AJES fourth graders expand their minds at Carnegie Science Center


TAYLOR COUNTY—Recently, the fourth graders of Anna Jarvis Elementary School boarded busses and headed out on an adventure that was geared at expanding their minds and testing their bodies.

On Friday, October 4, students, teachers and chaperones filed out of Anna Jarvis Elementary School and onto two busses that would take them to a place that would entertain and awe the kids, while they played and learned.

After two hours on the road, the students arrived at Carnegie Science Center, located in Pittsburgh, for a day of fun and learning.

The trip started with a 3D presentation in Rango’s Cinema of “Dream Big: Engineering Our World,” a film that would encourage the students to find a passion in life, set their goals high, dream big and push to obtain those dreams.

Dream Big is the first giant-screen film to answer the call of the STEM (Science, Technology, Engineering, Math) initiative, which aims to inspire kids of diverse backgrounds to become the innovators who will improve the lives of people across our entire planet as we head into the 21st Century and beyond.

In the film, the students were introduced to individuals and groups who wanted to achieve something big and used their skills in engineering to do so. Many students could be heard commenting on the cool 3D effects during the showing.

“My favorite part of the Carnegie Science Center was the 3D movie,” shared Cole Boyles. “It was so cool because it felt like you could reach out and grab stuff.”

After the showing was over, students were given free reign of the science center, under the watchful eye of their chaperones.

During their time at the center, they were able to interact with robots, take in a large model train display, explore space and learn about the human body through interactive displays sprawled over four floors.

There were even reptiles, fish and snaked on display for the students to take in.

Outside, students made their way onto the USS Requin (SS 481), a real submarine showcasing how life was spent on the open seas aboard the vessel.

State-of-the-art and battle ready when she set out just days before the end of World War II, Requin holds the distinction of being the Navy’s first Radar Picket submarine. Inside, guests will view the bunks, galley, and engine areas of the ship, and learn a little more of its history.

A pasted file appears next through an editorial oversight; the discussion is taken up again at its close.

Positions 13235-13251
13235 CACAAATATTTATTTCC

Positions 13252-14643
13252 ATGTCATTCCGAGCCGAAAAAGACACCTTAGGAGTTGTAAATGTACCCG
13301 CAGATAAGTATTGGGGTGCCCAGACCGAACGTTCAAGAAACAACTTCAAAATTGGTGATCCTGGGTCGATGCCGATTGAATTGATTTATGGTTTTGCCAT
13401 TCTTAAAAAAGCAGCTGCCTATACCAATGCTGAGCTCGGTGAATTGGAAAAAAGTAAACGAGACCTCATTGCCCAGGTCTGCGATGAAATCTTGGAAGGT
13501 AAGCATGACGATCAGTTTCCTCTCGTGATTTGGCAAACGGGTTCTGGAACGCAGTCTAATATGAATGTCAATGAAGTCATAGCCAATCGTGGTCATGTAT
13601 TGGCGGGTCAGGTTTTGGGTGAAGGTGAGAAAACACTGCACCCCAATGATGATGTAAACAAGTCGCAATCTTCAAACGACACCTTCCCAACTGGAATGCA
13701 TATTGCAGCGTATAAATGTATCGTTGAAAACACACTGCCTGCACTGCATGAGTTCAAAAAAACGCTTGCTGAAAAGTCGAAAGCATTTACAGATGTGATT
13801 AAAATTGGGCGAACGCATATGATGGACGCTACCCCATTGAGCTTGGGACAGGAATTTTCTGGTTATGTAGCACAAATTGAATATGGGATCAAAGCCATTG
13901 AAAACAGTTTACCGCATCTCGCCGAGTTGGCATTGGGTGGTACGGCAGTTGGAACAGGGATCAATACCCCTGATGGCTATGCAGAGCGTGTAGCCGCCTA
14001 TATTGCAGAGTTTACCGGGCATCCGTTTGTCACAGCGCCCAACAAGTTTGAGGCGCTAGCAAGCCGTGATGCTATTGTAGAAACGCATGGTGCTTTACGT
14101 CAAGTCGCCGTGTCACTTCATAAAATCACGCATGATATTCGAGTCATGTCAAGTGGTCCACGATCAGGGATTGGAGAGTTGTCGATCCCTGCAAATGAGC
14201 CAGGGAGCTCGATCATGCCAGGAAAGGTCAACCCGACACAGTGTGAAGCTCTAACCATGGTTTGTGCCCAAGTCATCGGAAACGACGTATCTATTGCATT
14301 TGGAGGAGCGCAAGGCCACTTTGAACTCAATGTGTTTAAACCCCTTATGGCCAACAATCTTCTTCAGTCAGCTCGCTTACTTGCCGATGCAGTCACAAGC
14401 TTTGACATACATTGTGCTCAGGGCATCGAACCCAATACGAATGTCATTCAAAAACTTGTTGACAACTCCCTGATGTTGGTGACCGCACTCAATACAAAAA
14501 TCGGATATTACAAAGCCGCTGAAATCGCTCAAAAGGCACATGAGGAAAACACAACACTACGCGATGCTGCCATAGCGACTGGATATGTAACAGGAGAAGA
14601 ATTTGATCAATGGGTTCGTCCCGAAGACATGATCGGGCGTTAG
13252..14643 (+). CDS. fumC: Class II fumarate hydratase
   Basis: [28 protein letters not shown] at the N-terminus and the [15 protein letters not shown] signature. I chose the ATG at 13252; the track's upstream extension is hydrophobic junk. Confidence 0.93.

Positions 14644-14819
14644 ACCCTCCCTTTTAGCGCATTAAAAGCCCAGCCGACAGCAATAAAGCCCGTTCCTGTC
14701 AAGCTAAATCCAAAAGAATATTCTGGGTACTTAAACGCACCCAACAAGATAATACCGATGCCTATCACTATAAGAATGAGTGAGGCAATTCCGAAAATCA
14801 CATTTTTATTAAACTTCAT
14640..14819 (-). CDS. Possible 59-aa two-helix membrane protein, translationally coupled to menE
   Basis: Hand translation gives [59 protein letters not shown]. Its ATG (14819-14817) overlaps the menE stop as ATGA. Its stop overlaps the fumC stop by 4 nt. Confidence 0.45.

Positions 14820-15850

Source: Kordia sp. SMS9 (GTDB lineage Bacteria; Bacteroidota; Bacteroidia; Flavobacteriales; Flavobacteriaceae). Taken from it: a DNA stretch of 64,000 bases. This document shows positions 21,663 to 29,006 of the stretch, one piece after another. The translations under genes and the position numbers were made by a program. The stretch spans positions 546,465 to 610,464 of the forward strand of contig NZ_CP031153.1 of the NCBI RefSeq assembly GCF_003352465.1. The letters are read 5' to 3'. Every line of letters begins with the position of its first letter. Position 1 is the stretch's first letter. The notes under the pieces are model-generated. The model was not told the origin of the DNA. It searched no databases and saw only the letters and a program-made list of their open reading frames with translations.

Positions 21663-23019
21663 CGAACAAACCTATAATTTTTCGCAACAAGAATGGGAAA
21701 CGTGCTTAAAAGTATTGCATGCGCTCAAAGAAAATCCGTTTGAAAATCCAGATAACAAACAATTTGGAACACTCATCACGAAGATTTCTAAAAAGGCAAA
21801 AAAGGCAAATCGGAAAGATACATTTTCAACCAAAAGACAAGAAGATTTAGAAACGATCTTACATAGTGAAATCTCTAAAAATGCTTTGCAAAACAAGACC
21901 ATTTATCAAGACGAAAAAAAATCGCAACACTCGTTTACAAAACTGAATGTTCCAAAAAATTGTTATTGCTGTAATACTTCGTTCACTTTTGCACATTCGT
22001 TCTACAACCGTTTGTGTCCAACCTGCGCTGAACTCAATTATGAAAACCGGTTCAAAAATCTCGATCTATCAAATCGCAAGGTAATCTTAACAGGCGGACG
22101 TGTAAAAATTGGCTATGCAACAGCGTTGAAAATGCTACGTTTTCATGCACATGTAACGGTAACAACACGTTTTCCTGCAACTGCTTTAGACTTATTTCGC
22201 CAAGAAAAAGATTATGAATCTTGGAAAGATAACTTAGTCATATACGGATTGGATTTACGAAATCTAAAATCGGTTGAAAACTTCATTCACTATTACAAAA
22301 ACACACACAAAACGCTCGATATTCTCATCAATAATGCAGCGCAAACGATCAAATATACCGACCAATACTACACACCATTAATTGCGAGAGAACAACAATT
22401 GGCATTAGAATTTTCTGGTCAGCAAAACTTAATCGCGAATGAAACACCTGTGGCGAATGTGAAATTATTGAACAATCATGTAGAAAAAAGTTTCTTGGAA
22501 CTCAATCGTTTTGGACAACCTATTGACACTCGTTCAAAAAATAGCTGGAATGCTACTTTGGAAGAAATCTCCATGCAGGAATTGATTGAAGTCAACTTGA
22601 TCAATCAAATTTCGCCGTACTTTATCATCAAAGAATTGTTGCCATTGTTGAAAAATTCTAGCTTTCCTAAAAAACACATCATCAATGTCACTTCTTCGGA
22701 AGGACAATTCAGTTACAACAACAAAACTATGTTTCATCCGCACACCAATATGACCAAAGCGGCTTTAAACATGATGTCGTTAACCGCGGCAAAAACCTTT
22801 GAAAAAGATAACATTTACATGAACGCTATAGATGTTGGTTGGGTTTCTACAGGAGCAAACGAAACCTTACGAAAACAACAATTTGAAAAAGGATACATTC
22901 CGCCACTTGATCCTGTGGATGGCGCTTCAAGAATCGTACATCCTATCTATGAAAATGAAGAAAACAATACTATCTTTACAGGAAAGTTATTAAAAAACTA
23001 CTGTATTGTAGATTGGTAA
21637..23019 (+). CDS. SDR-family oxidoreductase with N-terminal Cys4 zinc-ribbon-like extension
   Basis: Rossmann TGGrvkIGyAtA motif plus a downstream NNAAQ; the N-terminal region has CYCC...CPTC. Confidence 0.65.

“My favorite part of the trip was probably the submarine because of the tools, uniforms and bunks,” expressed Hunter Crowe. “It just takes the cake! I mean, there were cannons!”

A favorite of many of the fourth graders was the Carnegie Science Center’s Highmark SportsWorks®. Inside was an area where the students could let loose and have fun, while putting their bodies to the test.

Highmark SportsWorks® offers nearly 30 interactive experiences in three thematic areas: LifeWorks, Physics of Sports, and Sports Challenge.

Students spent the afternoon playing sports-themed games, testing their speed on the Olympic Spring track, honing their Major League swing speed, and testing their reaction time against an ice hockey goalie.

They waited in lines to take turns scaling a 25-foot rock wall and tested their balance, strength and nerves in the center’s Ropes Challenge. Some students even became a human yo-yo.

Garrett Davis shared that he enjoyed his time at Carnegie Science Center.

“I liked the robots that you could play games on and the sports center with the vertical jump and the running game,” he said. “I also liked the space shuttle that you could see inside of.”

Brittany Webber said that her favorite thing was the sports center.

“It was amazing! I loved the rock-climbing wall and the human yoyo,” she expressed.

“Three of my favorite things that we did at Carnegie Science Center were watching the movie “Dream Big” in 3D, seeing the fish and reptiles and playing hockey on the table in the sports room,” commented Jackson Hildreth. “I hope that we an go to Carnegie Science Center again sometime!”

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